Why Not Use A Bicycle Helmet for Horseback Riding?

Courtesy of The University of Vermont

Why would a horseback rider choose a helmet made for another sport, rather than one which was specifically designed for riding and certified to pass the toughest riding helmet standard in the world?

The argument has been made that U. S, bicycle helmets are similar to helmets made to American Society of Testing and Materials (ASTM) Standard F1163 and certified by the Safety Equipment Institute (SEI). On the surface there are many similarities in testing systems and requirements. However, there are some key differences, and an educated consumer needs to consider these carefully.

ASTM/SEI helmets are made in Western and English styles, come in many colors and styles, are cooler than the “item of apparel” black hunt cap, and weigh as little as 10 1/2 ounces. ASTM/SEI helmets cover most of the back of the rider’s head, and are required to provide protection for a specific area. Without proper coverage, the helmet does not pass certification testing. “Item of apparel” helmets have liner material only at the top of the head and partly down the side (with as much as two inches of unprotected gap) and comfort foam, which offers no protection, around the sweat band area. In many cases, bicycle helmets currently on the market offer a protection area which only covers the top of the head.

ASTM/SEI riding helmet manufacturers are visited periodically by a quality auditor who makes certain that all certified helmets meet the minimum standards. Only bicycle helmets made to ASTM F1447 have this same requirement, and bicycle helmet manufacturers are not required to have SEI certification by any federation or law, ASTM/SEI helmets must be covered by liability insurance for as long as the helmet model is in use, even after it has been replaced by a new model. Only SEI certified bicycle helmets must carry similar coverage.

ASTM/SEI helmets are made in several different shapes and a variety of sizes, so that every rider can he properly fitted. Although some models come in a range of Small, Medium and Large, if none of these fits perfectly even with the addition of the sizing pads included with the helmets, the rider still has the option to buy another model helmet for his or her specific head size. Bicycle helmets do not offer this option.

The usual reasons for preferring a bicycle helmet to a riding helmet are:

  1. My child already has a bicycle helmet, why should I buy another helmet?
  2. Price
  3. Price
  4. Price

It is true that you buy a bicycle helmet for $11.00 and up in a discount store. Even discounted or on sale one can seldon find an ASTM/SEI helmet for less than $40.00. So you can save $29.00 or even more by buying the bike helmet. But what have you given up in return?

  1. Coverage area is generally not independently certified. Although the three U.S. bicycle standards show specific areas of the head which must he protected, only those made to ASTM F1447 (bicycle) and SEI Certified are tested in an outside laboratory to meet that standard. Not all manufacturers choose to have their products certified.

The Snell Foundation does its own internal certification and testing of helmets made to their standard. Unfortunately there are bicycle helmets on the market which say they pass Snell, but which do not contain an official Snell sticker showing that they have actually met the basic requirements.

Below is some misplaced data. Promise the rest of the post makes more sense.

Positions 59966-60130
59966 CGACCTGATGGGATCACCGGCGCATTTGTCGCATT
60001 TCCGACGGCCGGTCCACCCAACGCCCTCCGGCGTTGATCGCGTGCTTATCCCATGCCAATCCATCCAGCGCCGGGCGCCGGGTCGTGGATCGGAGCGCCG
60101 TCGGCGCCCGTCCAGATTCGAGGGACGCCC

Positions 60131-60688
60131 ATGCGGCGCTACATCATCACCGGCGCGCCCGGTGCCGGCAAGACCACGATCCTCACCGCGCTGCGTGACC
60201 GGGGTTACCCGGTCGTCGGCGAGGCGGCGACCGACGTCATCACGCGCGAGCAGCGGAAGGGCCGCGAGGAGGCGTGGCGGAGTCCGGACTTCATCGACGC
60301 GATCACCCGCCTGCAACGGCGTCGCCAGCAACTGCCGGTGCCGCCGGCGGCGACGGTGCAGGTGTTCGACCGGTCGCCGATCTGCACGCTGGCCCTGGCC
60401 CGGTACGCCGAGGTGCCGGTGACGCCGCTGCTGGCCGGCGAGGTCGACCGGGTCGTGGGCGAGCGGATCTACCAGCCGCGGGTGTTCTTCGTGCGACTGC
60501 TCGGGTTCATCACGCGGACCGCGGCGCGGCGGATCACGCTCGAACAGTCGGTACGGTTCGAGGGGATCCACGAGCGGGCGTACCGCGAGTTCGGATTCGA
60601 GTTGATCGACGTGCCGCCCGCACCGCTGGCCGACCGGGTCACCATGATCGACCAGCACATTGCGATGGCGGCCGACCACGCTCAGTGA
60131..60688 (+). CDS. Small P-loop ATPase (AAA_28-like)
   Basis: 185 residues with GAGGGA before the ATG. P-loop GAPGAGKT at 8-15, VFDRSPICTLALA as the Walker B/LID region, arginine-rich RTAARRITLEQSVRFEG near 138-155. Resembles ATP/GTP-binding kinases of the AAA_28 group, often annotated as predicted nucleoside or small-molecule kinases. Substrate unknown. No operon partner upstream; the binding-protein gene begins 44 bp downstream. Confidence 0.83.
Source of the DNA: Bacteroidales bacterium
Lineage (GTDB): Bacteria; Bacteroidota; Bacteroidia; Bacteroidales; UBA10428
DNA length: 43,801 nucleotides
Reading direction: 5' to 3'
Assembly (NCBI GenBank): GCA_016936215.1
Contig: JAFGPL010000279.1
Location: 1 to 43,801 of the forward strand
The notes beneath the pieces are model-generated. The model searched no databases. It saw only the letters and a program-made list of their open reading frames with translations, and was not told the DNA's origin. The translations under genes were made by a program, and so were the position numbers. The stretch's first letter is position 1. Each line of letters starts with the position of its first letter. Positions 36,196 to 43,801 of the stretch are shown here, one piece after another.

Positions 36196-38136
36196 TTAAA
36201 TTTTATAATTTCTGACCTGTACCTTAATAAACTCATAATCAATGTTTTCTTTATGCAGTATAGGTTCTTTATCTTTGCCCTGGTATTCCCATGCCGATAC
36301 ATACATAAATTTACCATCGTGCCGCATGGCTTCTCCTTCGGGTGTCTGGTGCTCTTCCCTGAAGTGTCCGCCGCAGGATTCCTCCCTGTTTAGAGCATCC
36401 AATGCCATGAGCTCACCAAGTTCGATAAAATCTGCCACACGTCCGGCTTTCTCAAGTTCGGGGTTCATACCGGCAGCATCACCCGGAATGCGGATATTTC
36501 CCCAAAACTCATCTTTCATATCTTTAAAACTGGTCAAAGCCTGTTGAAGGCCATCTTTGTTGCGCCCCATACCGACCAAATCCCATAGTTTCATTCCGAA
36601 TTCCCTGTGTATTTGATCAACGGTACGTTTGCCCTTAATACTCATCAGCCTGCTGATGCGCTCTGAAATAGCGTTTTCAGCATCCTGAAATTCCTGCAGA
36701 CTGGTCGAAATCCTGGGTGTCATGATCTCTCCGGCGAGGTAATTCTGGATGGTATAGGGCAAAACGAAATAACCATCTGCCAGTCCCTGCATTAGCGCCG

Helmets made to the ANSI bicycle standard are all “self-certified.” This means that a consumer takes the manufacturer’s word that the product meets the standard. Consumer Reports in 1990 checked bicycle helmets, and found that 15% or more of the self-certified helmets met no current U.S. standard.

Because the organizations seriously concerned about riding safety have required in their rules that their members wear SEI certified helmets, all the helmets made to ASTM F1163 (equestrian) standards and sold in the U.S. are SEI Certified to pass all tests required in the standard.

  1. Testing with a sharp anvil surface. All three bicycle standards drop test helmets on flat, hemispherical, or curbstone anvils. The equestrian hazard anvil has a deep and sharp design, meant to approximate the angle of a horseshoe or a jump standard edge. Helmet testing for both disciplines does not allow any hazard anvil to make contact with the testing head form.

Which do you think provides a tougher test, a sharp or a rounded or curbstone flattened anvil?

  1. Insurance which covers equestrian activity. All three bicycle helmets specify that they are intended for bicycle use ONLY. This disclaimer means that in the case of a defective bicycle helmet used in horseback riding you will probably not be able to sue the manufacturer with any degree of success, since his insurance will not cover a riding activity

A design which will be accepted in riding competitions. Certain competitions require the use of particular types of headgear. You will not find bicycle helmets listed in horse competition rulebooks as recommended for riding competitions.

No helmet made can protect a rider from all possible injuries in every possible accident. Most riders capable of making a sensible decision can see the value in buying “state of the art” head protection made for their particular sport, and using it “EVERY TIME, EVERY RIDE.”

Perhaps the best argument to be made for the use of an ASTM/SEI riding helmet is to ask yourself if you, or someone you care about, has an $11.00 head. The choice is yours.